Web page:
Brunoro Law Blog

Tuesday, September 20, 2016

IRS Might Have Six Years to Audit Taxes, Up From Three

What should I do if I am audited by the IRS?

Filing your taxes can be nerve racking.  Even those who file as diligently and accurately as possible may be worried about the potential for being audited due to the many complexities of tax law.  It is helpful to know how long the IRS has to bring an audit so that you can rest easy once this statute of limitations has passed.  Now, however, taxpayers may need to wait even longer because Congress has ruled that the IRS has six years to look back on your taxes in certain cases. 

Six Year Statute of Limitations for Omission of Significant Income

Traditionally, the IRS has three years to audit your filing, but several exceptions exist to give this government agency far longer.  If you omit more than 25 percent of your income on a tax filing, the IRS has six years to conduct an audit.  For years, controversy existed as to whether omit meant to leave income off entirely or included overstatement of your basis (what you initially invested).  The United States Supreme Court ruled in U.S. v. Home Concrete & Supply, LLC that overstating your basis was not the same as omitting income, and therefore the three-year statute of limitations applies in such cases.  Congress, however, overruled the High Court and gave the IRS six years six years to audit when the taxpayer overstated the basis of property sold.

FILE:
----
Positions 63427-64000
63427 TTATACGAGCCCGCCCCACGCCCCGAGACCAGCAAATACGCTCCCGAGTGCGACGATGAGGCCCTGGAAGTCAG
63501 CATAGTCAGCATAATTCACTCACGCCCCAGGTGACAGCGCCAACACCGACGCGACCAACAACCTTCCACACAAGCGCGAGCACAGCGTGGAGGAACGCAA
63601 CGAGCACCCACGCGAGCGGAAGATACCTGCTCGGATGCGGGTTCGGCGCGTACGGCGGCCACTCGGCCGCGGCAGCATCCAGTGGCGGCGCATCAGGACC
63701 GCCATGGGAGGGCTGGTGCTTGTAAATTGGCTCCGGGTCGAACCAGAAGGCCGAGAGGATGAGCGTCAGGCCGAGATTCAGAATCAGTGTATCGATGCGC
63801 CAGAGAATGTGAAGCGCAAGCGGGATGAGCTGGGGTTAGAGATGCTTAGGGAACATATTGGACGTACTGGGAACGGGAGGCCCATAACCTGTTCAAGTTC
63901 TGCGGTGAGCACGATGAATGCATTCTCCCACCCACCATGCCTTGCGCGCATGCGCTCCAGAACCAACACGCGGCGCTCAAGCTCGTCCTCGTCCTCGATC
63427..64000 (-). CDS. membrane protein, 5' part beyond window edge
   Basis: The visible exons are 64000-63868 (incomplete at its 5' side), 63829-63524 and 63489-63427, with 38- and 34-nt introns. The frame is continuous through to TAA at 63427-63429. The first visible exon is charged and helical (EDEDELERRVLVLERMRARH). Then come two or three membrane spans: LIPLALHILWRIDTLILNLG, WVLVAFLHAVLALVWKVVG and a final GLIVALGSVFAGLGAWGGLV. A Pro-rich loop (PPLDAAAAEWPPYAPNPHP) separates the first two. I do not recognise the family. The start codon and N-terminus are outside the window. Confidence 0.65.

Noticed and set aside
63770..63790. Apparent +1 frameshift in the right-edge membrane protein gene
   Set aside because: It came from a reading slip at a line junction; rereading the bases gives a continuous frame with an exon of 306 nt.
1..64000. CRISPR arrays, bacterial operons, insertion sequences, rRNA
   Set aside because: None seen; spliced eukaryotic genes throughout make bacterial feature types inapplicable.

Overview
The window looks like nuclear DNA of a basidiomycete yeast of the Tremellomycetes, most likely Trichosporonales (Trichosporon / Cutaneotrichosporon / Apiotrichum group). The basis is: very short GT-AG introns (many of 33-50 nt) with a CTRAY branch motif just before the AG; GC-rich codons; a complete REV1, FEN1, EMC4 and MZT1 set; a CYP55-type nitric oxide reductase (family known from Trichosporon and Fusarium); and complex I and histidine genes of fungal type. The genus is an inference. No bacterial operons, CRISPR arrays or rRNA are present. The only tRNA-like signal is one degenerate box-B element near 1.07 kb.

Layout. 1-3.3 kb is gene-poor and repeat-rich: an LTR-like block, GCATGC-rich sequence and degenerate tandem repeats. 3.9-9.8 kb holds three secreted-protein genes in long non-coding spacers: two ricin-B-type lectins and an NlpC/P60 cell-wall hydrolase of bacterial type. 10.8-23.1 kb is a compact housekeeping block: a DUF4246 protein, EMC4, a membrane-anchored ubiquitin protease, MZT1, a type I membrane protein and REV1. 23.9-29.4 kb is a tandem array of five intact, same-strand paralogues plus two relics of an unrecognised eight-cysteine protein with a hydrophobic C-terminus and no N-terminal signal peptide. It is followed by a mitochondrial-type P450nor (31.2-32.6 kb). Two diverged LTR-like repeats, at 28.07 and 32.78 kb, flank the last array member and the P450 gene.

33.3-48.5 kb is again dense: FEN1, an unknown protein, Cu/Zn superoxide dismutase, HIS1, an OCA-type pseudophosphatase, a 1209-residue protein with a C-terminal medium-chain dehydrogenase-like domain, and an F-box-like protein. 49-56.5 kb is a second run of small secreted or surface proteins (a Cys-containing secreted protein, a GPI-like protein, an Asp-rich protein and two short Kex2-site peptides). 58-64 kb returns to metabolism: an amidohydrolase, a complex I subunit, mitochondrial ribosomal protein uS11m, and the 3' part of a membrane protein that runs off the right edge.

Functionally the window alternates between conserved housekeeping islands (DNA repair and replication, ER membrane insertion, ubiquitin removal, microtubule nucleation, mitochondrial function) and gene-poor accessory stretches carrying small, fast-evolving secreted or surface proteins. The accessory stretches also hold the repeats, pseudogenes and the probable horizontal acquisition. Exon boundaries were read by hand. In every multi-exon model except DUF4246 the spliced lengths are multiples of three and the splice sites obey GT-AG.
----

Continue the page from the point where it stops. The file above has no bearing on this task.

This is just one of several statute of limitation exemptions that can allow the IRS several years to potentially audit your taxes.  At times, the IRS will even request that taxpayers sign a document giving them more time for review. 

What To Do If You are Audited

If you receive notice of an IRS audit, stay calm and know that there are steps you can take to get through the audit process unscathed.  Your first step should be contacting an experienced tax audit attorney.  Your attorney will assist you in first reviewing the validity of the audit by checking the statute of limitations and other factors, and then carefully preparing for audit if necessary. For help with your tax controversy in California, contact the San Diego tax attorneys at Brunoro Law by calling (619) 493-3293.


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